How to successfully integrate financing into your business

Home Inside FCNews How to successfully integrate financing into your business

Volume 27/Number 26; April 28/May 5, 2014

By Jenna Lippin

With a promising economy prompting consumers to get out and buy, many are looking—and are encouraged to—spend “other people’s” money. Retailers need to be ready for the release of that pent-up demand, and with that comes providing credit and financing options to help seal the deal.

“[Credit utilization] absolutely correlates with the economy being up,” said Keith Spano, president of Flooring America. “During the recession you heard everywhere that credit is bad. People have come around, credit has eased a little bit, and shoppers have more control. Consumer debt is at a low, so people have a different mindset. The smart consumer is going to use someone else’s money, especially when it’s free.”

Buying groups like Flooring America and Abbey Carpet & Floor offer their members special financing deals and provide the tools needed to help promote financing to consumers. Flooring America works with GE Capital for their credit program and offers monthly promotions that incorporate financing into much of their business.  “It’s a huge advantage that our members have to capture more business,” Spano said. “Not only do you get a consumer to buy more, but she will also buy better quality. Our average ticket increases substantially when we utilize our private-label consumer financing.”

Abbey recently announced its partnership with Alliance Data Retail Services, a credit company that helps facilitate financing. Abbey’s credit program, called Credit Connect, gives retailers the opportunity to have a transaction funded when the sale is finalized. “From a cash-flow standpoint, you just can’t beat it,” noted Ted Dlugokienski, Abbey’s vice president of finance. The buying group has also teamed up with American Express—which many members usually don’t accept—for lower rates to help promote the use of credit.

According to Spano, the key to financing is offering it early in the sales process. “We promote talking about credit early and often in the process,” he said. “That’s a mistake some retailers make—they don’t talk about it until the end. It’s also about how you pitch it. If you ask a consumer, ‘Do you need financing?’ it sounds like she can’t afford the purchase. If you phrase it as, ‘Would you like to open an account with us?’ that’s more appealing, almost exclusive. If you’re able to run the application early in the process, it’s an incredible closing tool. You know the person’s credit limit, how much she can spend and make the most of the sale.”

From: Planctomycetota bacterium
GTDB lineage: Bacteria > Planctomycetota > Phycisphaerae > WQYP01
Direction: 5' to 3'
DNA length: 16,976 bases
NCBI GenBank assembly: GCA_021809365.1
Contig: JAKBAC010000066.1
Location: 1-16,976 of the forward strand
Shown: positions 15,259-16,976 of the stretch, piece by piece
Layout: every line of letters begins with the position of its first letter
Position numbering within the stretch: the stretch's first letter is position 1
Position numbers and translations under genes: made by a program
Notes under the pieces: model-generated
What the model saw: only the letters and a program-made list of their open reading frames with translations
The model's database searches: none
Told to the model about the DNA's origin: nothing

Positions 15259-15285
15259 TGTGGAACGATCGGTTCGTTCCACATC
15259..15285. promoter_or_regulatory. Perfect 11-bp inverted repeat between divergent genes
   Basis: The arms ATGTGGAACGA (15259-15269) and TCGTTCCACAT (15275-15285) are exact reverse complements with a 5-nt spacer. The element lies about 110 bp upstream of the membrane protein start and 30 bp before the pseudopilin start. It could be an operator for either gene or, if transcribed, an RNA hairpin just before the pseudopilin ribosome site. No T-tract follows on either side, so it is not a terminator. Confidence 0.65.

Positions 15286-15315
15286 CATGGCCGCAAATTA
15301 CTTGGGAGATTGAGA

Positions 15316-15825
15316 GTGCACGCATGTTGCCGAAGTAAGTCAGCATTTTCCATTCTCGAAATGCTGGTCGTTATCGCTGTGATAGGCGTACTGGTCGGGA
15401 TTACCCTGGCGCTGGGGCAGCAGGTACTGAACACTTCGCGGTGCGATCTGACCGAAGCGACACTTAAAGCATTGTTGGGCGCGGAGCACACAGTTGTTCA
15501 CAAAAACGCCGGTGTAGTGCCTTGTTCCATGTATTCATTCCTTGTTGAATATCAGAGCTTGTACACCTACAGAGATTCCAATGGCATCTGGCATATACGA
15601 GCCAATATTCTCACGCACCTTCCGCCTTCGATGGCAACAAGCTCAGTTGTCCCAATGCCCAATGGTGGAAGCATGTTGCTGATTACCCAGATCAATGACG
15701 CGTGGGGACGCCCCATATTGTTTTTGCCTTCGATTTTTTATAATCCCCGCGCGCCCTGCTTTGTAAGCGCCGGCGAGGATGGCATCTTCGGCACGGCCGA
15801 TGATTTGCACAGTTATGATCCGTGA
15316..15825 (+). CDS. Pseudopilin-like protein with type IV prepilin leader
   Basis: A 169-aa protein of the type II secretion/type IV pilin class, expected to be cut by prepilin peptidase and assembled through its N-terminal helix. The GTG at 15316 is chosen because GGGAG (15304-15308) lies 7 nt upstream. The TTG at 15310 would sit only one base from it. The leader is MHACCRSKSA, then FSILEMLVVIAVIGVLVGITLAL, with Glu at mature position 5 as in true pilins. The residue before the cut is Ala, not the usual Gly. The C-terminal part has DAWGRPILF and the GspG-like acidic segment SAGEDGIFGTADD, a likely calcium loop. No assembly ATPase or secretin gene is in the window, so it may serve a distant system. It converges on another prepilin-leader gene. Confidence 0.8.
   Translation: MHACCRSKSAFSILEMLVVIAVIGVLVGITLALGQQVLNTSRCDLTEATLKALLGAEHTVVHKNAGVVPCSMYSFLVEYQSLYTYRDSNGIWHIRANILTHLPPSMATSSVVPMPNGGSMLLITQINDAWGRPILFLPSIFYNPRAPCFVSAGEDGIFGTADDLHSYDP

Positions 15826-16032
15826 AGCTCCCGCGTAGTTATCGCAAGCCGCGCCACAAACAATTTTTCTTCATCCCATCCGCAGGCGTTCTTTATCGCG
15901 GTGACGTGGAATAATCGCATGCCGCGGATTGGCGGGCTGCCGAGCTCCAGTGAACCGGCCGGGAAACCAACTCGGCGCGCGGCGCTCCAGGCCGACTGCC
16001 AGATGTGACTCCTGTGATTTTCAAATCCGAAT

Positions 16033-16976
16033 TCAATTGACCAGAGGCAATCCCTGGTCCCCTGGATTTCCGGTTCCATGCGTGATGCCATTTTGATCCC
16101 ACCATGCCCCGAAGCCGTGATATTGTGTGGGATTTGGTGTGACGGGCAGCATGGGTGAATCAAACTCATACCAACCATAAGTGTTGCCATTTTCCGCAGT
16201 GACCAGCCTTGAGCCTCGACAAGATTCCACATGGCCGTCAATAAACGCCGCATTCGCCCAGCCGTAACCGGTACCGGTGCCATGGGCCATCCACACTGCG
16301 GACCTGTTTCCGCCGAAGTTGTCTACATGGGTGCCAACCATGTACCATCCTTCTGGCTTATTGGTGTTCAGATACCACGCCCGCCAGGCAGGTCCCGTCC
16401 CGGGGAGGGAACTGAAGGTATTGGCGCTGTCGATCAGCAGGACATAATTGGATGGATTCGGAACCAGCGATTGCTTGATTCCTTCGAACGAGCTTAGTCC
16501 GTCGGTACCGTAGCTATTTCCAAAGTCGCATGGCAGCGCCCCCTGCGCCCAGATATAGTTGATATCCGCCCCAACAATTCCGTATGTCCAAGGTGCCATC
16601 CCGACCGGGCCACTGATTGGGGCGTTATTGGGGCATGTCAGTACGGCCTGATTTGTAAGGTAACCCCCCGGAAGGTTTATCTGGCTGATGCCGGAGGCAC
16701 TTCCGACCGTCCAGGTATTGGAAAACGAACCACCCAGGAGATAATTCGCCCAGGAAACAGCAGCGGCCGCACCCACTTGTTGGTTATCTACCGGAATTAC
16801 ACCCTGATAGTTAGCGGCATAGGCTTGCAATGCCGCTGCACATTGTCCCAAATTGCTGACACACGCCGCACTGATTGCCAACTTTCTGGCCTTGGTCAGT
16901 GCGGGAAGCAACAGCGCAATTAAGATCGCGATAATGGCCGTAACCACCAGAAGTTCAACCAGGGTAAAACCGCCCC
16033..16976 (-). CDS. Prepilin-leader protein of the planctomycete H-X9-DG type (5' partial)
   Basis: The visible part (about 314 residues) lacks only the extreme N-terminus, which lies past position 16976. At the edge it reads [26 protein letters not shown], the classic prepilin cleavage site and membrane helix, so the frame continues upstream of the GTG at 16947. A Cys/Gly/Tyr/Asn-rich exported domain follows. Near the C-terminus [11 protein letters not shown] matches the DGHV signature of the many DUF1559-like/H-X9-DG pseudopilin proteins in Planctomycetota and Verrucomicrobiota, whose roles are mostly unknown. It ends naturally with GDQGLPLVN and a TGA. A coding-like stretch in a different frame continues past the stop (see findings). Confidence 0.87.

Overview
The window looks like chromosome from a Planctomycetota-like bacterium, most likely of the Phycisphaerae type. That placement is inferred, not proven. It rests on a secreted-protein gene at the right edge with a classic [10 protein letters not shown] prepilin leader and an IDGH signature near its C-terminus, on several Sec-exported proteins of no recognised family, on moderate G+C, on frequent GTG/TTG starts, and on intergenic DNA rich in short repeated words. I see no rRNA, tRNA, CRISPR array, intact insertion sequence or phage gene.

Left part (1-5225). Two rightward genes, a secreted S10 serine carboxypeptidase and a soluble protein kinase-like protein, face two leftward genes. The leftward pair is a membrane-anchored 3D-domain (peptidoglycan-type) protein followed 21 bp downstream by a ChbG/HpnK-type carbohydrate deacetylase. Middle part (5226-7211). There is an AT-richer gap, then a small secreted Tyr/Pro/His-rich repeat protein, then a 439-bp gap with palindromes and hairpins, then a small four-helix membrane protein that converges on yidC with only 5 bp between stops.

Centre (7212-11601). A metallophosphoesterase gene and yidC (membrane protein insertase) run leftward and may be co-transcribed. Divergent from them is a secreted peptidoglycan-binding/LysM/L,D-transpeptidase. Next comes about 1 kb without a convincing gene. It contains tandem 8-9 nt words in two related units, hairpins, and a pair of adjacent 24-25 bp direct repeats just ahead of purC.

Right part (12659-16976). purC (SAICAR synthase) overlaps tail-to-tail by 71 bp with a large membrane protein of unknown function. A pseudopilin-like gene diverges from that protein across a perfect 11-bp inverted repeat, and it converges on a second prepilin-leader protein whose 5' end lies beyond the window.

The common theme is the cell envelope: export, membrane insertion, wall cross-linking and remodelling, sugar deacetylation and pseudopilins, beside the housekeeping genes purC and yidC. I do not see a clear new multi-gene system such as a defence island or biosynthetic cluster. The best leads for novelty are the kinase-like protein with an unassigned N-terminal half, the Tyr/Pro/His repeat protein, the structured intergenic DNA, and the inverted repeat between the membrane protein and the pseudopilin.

When a customer applies for credit, she is also offering more information about herself and investing more time in the purchasing process. “Knowing more about your customers can help you build leads, boost sales and encourage referrals and repeat business,” explained Brian Copps, industry vice president, flooring, for GE Capital’s retail finance business. “If you have a branded credit card program or offer installment loans, ensure all your marketing efforts tell your whole story, including special financing options. Referencing payment options in every consumer advertising channel maximizes your message and opportunities, cultivates positive word-of-mouth about your business, and helps you generate a greater volume of marketing data that you can use for more effective and targeted consumer marketing campaigns.”

Rob Elder, owner of Hiller’s Carpet in Rochester, Minn., said about 33% of his customers use his 12-month financing plan, backed by Flooring America’s GE program, which allows the customer to make 12 minimum monthly payments and then pay the balance at the end of the contract. This option has helped him emerge from what he calls the “old school mentality” of the flooring industry—according to Elder, many small-town retailers allow customers to claim they are “good for it,” paying when they can.

“When we make a sale, we ask [the customer if she] wants to pay cash, credit or 12-month financing,” he explained. “Financing costs you nothing as long as it’s used appropriately. It would be hard to implement a 12-month financing program if you say people can just pay when they want to. It has to be the fabric of your store to do it right.”


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